8 This project sits within the larger kaupapa of reo Māori revitalisation in Aotearoa New Zealand. Here, whānau and the government each have essential roles to play in counteracting the negative impact of colonisation and ongoing settler colonialism which has left the language in an endangered state. The natural processes of language transmission have been disrupted to the point that, in 2013, most adult speakers of Māori have learned Māori as a second language outside the home environment. This mode of learning restricts the ability of whānau to transmit the language to their tamariki in a naturally sustainable way. Although recent governments have promoted strategies to support Māori-language learning, institutional racism entrenched in the education system continues to undermine whānau wellbeing, educational achievement, 1 and reo Māori aspirations. An examination of mainstream and Māori education in Aotearoa New Zealand indicates that the two worlds are not equal, that while the Māori world is expected to subsume itself to and be completely familiar with the Pākehā, the Pākehā world is not expected to open itself to the Māori. In this context of inequality, social justice cannot be realised: there are neither the means nor the principles in place by which it could be. Transformation has occurred that is therefore about a loss of identity, culture and mana, rather than an addition to a way of being in the world. 2 In this report, we describe institutional racism as the power of one group to embed monocultural structures and systems in the institutions of society, thereby disadvantaging one group and privileging another. These monocultural structures can become customary through practices and law, which can result in differential access to material conditions and power, such as access to information, resources, and public voice. 3 Challenging institutional racism is not about focusing on the conscious or unconscious prejudice of individuals, although this is important too. In this regard, Paradies writes that: oppression is systemic in society and is unwittingly and unconsciously (re)produced by many people who have no racist intentions whatsoever... 4 We suggest that a focus on institutional racism is about understanding how racism manifests in the structures, policies, and rules that shape the Aotearoa New Zealand education system. Oppression is systemic in society and is unwittingly and unconsciously (re) produced by many people who have no racist intentions whatsoever... By identifying how monocultural systems and processes have become embedded in educational systems, people concerned about Māori educational wellbeing, achievement, and success can become proactive in undoing systems that marginalise Māori educational aspirations. Focusing on institutional racism allows people to rethink and deconstruct learning systems that advantage one group over another. We acknowledge that the Crown, through its government agencies, promotes strategies that are overtly intended to improve Māori learners success within the education system: 1 Penetito, 2010; Hutchings et al., 2012, p. 1 2 Penetito, 2010, p Jones, 2000, p Paradies, 2006, p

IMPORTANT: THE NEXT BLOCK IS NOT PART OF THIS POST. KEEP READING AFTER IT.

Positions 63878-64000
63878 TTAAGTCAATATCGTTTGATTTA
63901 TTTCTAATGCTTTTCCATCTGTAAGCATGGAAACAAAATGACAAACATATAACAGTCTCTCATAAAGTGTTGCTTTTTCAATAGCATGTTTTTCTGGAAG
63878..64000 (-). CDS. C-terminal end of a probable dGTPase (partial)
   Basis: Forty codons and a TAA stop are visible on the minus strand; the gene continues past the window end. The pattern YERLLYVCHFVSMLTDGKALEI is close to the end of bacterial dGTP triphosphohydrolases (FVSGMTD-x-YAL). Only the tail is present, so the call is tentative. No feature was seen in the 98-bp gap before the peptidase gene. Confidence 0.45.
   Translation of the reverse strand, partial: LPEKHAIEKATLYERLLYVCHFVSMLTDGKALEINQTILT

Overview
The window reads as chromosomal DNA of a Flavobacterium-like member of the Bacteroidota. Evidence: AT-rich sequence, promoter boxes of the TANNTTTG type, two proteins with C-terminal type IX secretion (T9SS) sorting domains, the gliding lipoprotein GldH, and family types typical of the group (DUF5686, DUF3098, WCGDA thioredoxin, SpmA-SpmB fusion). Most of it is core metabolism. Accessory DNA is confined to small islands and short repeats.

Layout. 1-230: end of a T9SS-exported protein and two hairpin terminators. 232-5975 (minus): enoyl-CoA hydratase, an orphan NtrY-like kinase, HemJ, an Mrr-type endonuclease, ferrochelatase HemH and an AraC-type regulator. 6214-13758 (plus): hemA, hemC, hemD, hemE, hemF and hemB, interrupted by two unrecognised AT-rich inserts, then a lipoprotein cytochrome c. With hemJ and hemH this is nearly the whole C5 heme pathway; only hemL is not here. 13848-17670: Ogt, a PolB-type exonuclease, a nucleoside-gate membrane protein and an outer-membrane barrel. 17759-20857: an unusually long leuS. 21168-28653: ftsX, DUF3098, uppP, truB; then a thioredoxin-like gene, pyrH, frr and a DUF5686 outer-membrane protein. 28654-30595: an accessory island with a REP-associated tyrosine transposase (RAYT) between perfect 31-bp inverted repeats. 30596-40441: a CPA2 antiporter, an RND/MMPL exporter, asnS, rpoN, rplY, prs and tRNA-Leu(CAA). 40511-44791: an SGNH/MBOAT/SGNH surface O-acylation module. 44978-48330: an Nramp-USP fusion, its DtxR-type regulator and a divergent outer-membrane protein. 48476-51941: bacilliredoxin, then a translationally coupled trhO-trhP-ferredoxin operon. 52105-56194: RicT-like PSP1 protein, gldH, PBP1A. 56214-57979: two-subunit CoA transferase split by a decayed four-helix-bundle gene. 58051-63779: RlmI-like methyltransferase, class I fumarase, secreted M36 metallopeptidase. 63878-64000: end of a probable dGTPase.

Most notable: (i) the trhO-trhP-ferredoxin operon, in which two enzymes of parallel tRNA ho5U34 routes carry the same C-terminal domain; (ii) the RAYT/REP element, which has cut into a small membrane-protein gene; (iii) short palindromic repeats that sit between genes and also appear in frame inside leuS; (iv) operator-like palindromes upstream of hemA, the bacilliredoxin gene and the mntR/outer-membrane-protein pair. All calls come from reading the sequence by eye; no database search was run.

9 We focus on transitions in this project because they act as trigger points for reflection where whānau have the opportunity to assess whether they are on the right learning pathway to fulfil their aspirations for reo Māori and education 8 Māori educational success is important for New Zealand. By 2030, about one third of our students and, therefore, one-third of our future workforce will be Māori. For Māori students to succeed and for our country s prosperity, the education system must perform well for Māori. 5 The Ministry of Education s Ka Hikitia Managing for Success , 6 for example, and its successor, Ka Hikitia Accelerating Success , 7 have the strategic intent that Māori enjoy education success as Māori. While positive, so far such strategies have not been well co-ordinated or well operationalised. In a 2011 briefing to the Minister of Education, the Secretary for Education stated that the Ministry of Education had never had a strategy to guide the way in which it thinks about Māori language, and characterised their investment in this area as somewhat reactive and adhoc. 8 In addition, the Waitangi Tribunal described the Crown s Te Rautaki Reo Māori Māori Language Strategy as neither effective nor efficient, noting that in the absence of clear targets, agencies have floundered. 9 The lack of well-operationalised support from government is why Te Kōhanga Reo National Trust brought a claim to the Waitangi Tribunal in The Trust alleged that the Crown had failed to understand the purpose and nature of kōhanga reo and its role in reo Māori revitalisation and had sought to assimilate kōhanga reo as mainstream early childhood education (ECE) service providers in a manner inconsistent with the exercise of tino rangatiratanga. 10 The Trust alleged that Crown s breach of its duties under Te Tiriti o Waitangi had had a number of adverse consequences for kōhanga reo whānau and caused a further decline in the status of reo Māori. 11 In its findings, 5 Office of the Auditor General, 2013, May 6 Ministry of Education, 2009a 7 Ministry of Education, 2013c 8 Waitangi Tribunal, 2012, p Ibid., pp Ibid., pp Ibid. the Tribunal acknowledged the importance of full immersion environments for reo Māori revitalisation. It recommended (among other measures) that the Crown should inform Māori whānau of the relative benefits for mokopuna attending kōhanga reo with respect to reo Māori and education outcomes, and of the importance of bilingual/immersion programmes if reo Māori is to survive as a living language. 12 The Ministry of Education s newest strategy, Tau Mai Te Reo: The Māori Language in Education Strategy , 13 identifies the Ministry s and education sector agencies responsibilities to Māori language under the Treaty of Waitangi, legislation and Te Rautaki Reo Māori, the government s Māori-language strategy. Tau Mai Te Reo recognises that the responsibility for the revival of reo Māori is shared between iwi, Māori, the Crown, and its agents, 14 and recognises the Ministry s responsibility to support iwi efforts to encourage reo Māori use in homes, within whānau, on marae, and in communities. 15 While strategic thinking and improved coordination across the education sector are being encouraged, it is also important to critically analyse implementation of strategy at an institutional level where systems and resources are put into effect. Identifying and challenging the structural barriers in the education system that can marginalise whānau is an important component of Ka Whānau mai te Reo. As a form of critical analysis, identifying and countering institutional racism provides practical ways that whānau, and those engaged in the education system, can positively contribute to the revitalisation efforts of reo Māori, and support Māori whānau wellbeing generally. It also provides ways for educational researchers to challenge ongoing practices of settler colonialism that operate in the everyday as institutional racism. 16 Discourses of settler colonialism remind us that: settler colonialism is an ongoing project that must continually code, decode and recode social norms and social spaces so as to secure a meaningful relationship to the territories and resources at stake. 17 In the context of reo Māori revitalisation, we choose to view the education system as a transitional space 12 Ibid., p. xix 13 Ministry of Education, 2013b 14 Ministry of Education, 2013, p Ministry of Education, 2013, p Wolfe, Smith, 2011, pp